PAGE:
The information generated by the read mapping/alignment process against reference sequence is stored in files known as Sequence Alignment Map (SAM). SAM files are text based and it’s possible to obtain information such as: alignment position of the reads, mapping quality (MAQ), the reads name and the reference’s name in which it had been aligned, or even make it possible to calculate the distance between the pairs of reads, etc.
While the SAM file is a text format, the BAM (Binary Alignment Map) file is a binary representation, which compresses the alignment information into a smaller file.
Basic structure of SAM/BAM files
Here, we will introduce some basic units of a SAM/BAM file.
In general, the SAM file has two main parts: the header and the alignment session. Both parts may contain slight variations depending on the assembler and the version of the SAM format used.
For more detailed information about this structure, we recommend consulting the SAM/BAM format manual .
The header lines start with “@”.
From the example header above:
@HD: First line of the header. It can contain the version of the SAM file used (SN), how the alignment is ordered (OS), etc.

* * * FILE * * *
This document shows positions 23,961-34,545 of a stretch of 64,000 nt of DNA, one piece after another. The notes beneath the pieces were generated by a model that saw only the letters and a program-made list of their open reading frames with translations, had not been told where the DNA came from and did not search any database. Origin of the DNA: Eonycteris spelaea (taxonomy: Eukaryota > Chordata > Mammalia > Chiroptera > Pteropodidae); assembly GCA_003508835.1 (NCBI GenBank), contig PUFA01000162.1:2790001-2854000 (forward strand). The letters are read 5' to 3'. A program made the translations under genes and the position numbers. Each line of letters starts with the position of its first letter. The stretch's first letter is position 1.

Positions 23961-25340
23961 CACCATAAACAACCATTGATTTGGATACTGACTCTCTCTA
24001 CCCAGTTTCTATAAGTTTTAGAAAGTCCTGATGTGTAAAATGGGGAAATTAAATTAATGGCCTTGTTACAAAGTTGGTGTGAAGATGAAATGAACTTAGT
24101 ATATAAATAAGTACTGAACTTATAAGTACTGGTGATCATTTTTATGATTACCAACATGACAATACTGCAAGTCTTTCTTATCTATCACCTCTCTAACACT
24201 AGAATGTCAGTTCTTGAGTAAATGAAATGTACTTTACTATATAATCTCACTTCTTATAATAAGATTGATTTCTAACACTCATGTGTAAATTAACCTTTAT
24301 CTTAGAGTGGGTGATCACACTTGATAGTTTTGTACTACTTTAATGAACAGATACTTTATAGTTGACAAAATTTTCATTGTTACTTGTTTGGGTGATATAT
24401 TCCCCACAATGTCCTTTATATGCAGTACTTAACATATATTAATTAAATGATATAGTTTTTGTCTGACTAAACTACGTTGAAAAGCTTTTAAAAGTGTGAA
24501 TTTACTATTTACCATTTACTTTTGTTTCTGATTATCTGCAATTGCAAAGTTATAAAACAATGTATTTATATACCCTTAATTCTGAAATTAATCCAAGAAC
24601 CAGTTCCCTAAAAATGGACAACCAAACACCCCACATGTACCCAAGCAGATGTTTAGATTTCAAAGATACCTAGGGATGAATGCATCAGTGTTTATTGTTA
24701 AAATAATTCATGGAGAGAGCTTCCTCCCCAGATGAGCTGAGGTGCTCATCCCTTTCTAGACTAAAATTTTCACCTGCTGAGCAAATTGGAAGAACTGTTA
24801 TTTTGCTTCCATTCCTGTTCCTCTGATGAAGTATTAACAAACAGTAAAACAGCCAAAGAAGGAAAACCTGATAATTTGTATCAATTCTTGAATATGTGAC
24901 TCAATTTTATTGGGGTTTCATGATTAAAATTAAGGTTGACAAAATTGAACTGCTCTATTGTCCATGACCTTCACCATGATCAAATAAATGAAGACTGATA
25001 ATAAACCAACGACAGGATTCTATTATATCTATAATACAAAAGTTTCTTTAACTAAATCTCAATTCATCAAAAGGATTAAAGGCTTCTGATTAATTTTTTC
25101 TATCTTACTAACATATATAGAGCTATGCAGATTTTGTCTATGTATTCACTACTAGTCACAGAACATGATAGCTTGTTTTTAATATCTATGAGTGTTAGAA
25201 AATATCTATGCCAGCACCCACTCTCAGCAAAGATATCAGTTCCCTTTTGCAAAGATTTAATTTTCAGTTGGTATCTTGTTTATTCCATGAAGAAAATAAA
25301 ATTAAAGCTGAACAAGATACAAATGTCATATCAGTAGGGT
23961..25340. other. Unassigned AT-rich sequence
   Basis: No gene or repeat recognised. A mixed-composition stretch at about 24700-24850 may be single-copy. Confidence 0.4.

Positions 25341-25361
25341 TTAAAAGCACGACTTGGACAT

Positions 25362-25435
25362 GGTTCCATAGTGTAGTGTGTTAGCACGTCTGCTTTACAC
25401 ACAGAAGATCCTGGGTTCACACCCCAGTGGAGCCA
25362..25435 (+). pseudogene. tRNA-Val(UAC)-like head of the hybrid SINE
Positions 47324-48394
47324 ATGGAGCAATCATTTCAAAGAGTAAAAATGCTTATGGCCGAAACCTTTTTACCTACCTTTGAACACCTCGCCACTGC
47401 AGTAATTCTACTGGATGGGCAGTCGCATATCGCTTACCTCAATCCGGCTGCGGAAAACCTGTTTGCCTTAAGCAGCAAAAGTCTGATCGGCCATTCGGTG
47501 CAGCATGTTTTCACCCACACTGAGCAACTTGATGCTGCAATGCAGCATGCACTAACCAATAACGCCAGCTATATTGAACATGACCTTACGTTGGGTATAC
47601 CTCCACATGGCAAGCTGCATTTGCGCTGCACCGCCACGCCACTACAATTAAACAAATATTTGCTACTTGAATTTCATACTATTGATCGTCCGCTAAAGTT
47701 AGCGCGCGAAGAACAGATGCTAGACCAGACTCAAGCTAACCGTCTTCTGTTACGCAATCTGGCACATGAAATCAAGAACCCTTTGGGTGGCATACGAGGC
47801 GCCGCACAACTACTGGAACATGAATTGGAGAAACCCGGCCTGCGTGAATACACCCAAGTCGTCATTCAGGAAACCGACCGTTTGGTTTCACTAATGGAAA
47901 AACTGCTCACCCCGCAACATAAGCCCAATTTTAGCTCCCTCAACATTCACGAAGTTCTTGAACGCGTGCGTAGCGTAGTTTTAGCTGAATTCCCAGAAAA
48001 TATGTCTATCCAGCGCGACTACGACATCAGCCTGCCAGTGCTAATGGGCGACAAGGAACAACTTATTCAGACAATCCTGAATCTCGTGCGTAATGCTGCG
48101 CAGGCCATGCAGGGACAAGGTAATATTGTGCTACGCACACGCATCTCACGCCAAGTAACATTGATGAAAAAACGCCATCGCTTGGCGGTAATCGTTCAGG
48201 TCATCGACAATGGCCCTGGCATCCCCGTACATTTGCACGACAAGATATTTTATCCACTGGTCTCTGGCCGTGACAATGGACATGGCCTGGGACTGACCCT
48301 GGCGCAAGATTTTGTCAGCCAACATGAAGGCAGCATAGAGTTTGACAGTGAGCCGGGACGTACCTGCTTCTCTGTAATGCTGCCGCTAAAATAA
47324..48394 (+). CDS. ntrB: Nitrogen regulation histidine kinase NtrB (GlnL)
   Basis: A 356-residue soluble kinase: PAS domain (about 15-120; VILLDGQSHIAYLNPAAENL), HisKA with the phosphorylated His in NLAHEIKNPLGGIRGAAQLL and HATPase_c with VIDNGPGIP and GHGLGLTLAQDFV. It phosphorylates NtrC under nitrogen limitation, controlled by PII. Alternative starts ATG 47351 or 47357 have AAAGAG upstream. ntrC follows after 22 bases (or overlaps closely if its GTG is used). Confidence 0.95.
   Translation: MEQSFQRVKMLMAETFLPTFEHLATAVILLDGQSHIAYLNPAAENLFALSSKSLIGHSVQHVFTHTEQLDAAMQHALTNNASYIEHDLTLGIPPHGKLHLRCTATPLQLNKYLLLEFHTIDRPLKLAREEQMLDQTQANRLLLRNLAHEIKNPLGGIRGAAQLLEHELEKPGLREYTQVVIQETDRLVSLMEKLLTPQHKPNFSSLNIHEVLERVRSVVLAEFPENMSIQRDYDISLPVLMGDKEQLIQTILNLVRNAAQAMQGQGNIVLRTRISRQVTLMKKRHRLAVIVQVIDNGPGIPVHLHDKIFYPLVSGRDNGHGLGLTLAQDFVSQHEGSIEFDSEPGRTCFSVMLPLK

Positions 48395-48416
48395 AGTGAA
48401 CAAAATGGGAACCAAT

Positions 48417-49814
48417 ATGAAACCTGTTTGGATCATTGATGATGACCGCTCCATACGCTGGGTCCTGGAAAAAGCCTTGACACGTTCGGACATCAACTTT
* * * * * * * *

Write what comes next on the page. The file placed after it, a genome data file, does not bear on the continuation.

@SQ: Displays the reference sequence, containing the sequence length (LN), etc.
@RG: Indicates the group of reads generated from a single sequencing run. You can indicate the library (LB), your sample data (SM) and the sequencing technology (PL), etc. You can display more than one “@RG” if you have more than one sample, or reads with different libraries and/or sequencers, etc.
@PG: Returns the program used to generate the SAM/BAM file (PN), alignment command (CL), etc.
2. Alignment session
The SAM files have the first 11 columns as mandatory. The following columns are considered metadata and may vary depending on the aligner used.
In the example below, mandatory columns are indicated by shades of green, while metadata in orange.
(1) Name of the read
(2) Name of the reference where the read was aligned
(3) Specific information about read alignment. The first number indicates the FLAG sam , while the second indicates the CIGAR , a compact representation of the aligned read. In the example, we find the value of 22S12M2D52M65S which indicates that the read data has 22 bases that were ignored in the alignment (soft trimming), 12 bases identical with the reference, 2 deleted bases, 52 identical bases and 65 bases ignored in the alignment. The sum of the CIGAR values is equal to the read length.
(4) Regarding the read data pair, in order, (1) if it is aligned on the same reference (=) or in another (reference name), (2) the alignment position of the pair and (3) the amount of bases aligned on the reference.
(5) In order, it is the sequence of read bases followed by quality.
(6) Metadata, where we can find information such as the number of mismatches, etc.